Brad Melshenker, owner of the Boulder, Colo.-based 710 Labs, knows his operation, with its extensive ventilation systems, industrial hygienist–approved extraction machine, vacuum ovens, and workers wearing respirator masks looks like something out of a marijuana version of Breaking Bad. It’s why he calls his lab manager, Wade Sanders, “Walter,” after the show’s protagonist, Walter White.
And like the famously pure and powerful blue meth White cooked up on Breaking Bad, the product produced by 710 Labs’ fancy equipment is extremely concentrated, powerful, and coveted: butane-extracted hash oil (BHO). The lab’s finished BHO might not look like much—a thin, hard, and shiny brown slab, like peanut brittle without the peanuts—but when a piece of this “shatter,” as it’s called, is placed on the nail of a specially designed pipe that’s been superheated by a blowtorch, it vaporizes and delivers a direct hit of 70 to 90 percent THC, three times the potency of the strongest marijuana strains. As Melshenker puts it, if smoking regular pot is like drinking a beer, “dabbing,” as this process is known, is a shot of hard liquor. Vice calls the result, “The smoothest slow-motion smack in the face of clean, serene stonedness that you’ve ever experienced.” Rolling Stone reports, “Your head spins, your eyes get fluttery, a few beads of sweat surface on your forehead and, suddenly, you're cosmically baked.” Some pot aficionados vow to never smoke the old way again.
Hash, in other words, is no longer just a way to make use of leftover marijuana trim. It’s now becoming the main attraction. (Butane isn’t the only way to extract hash oil from marijuana, either; some concentrate-makers use carbon dioxide– or water-based extraction methods.) At Greenest Green, Melshenker’s Boulder dispensary, the inventory used to be 60 percent marijuana flower, 30 percent BHO, and 10 percent edibles. Now it’s the opposite: 60 percent BHO, 30 percent flower, and 10 percent edibles. And roughly 40 dispensaries statewide contract with 710 Labs to turn their marijuana into shatter or “budder,” a gloopier version. (Because of delays in Boulder’s regulation process, 710 Labs won’t be able to produce recreational BHO until Feb. 17.)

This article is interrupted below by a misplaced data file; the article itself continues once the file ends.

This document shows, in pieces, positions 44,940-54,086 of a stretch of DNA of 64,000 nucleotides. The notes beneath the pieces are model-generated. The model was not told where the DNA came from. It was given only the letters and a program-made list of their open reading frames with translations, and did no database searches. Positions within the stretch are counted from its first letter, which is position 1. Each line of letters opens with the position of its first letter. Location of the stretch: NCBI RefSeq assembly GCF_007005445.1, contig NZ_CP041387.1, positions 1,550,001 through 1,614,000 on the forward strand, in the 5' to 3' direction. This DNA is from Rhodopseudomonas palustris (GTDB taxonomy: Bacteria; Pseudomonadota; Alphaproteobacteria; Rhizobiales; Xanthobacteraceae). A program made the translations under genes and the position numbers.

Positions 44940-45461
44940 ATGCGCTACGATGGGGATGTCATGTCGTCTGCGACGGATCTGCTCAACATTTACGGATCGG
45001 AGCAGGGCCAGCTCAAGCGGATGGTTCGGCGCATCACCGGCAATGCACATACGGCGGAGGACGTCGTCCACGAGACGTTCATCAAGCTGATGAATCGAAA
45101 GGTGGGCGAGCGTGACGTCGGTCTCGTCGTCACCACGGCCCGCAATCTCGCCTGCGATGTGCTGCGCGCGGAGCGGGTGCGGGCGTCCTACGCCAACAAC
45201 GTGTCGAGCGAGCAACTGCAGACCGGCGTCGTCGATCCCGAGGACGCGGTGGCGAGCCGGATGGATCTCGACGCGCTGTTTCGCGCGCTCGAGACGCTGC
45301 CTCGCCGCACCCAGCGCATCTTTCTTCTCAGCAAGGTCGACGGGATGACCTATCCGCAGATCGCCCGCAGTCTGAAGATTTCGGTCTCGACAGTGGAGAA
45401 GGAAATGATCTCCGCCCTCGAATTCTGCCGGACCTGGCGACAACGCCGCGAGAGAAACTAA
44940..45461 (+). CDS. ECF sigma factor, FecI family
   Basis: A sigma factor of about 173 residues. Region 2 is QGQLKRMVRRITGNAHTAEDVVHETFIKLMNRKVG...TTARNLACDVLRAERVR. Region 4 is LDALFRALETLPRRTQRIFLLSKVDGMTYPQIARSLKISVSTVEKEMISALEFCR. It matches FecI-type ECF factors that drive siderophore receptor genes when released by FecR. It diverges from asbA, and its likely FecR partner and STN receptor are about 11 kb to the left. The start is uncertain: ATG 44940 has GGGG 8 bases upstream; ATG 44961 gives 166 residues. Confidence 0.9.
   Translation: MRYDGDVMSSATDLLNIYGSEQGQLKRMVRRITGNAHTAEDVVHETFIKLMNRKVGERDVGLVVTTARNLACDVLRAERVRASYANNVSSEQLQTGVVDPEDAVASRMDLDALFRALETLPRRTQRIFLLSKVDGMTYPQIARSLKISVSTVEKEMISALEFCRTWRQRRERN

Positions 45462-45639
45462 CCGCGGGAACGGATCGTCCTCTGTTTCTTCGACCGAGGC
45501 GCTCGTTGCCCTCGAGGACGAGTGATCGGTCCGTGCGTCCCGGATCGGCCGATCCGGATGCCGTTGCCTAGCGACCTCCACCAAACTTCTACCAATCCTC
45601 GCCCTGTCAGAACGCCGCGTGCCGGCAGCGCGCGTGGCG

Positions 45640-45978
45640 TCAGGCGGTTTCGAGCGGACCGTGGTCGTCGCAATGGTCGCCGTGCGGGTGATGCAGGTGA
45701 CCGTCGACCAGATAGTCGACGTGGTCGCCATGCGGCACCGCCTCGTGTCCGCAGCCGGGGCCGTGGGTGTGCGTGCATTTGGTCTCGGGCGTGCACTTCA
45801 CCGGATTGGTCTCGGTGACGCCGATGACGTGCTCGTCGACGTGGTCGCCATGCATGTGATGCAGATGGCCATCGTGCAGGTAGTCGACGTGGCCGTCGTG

Hash oil is even fueling its own subculture. Forget 4:20; “dab heads” or “oil kids” light up at 7:10. (Turn the digits upside down and you have “OIL.”) Connoisseurs sport specially designed blowtorches and incredibly pricey “oil rig” pipes; a top-of-the-line rig from Melshenker’s Faulty Pelican glass company sets you back $14,000. There’s even dab gear, made by companies like Grassroots.
“There’s a whole industry here,” says Melshenker, whose business card doubles as a stainless-steel dabber, the tool used to apply BHO to an oil rig’s superheated nail.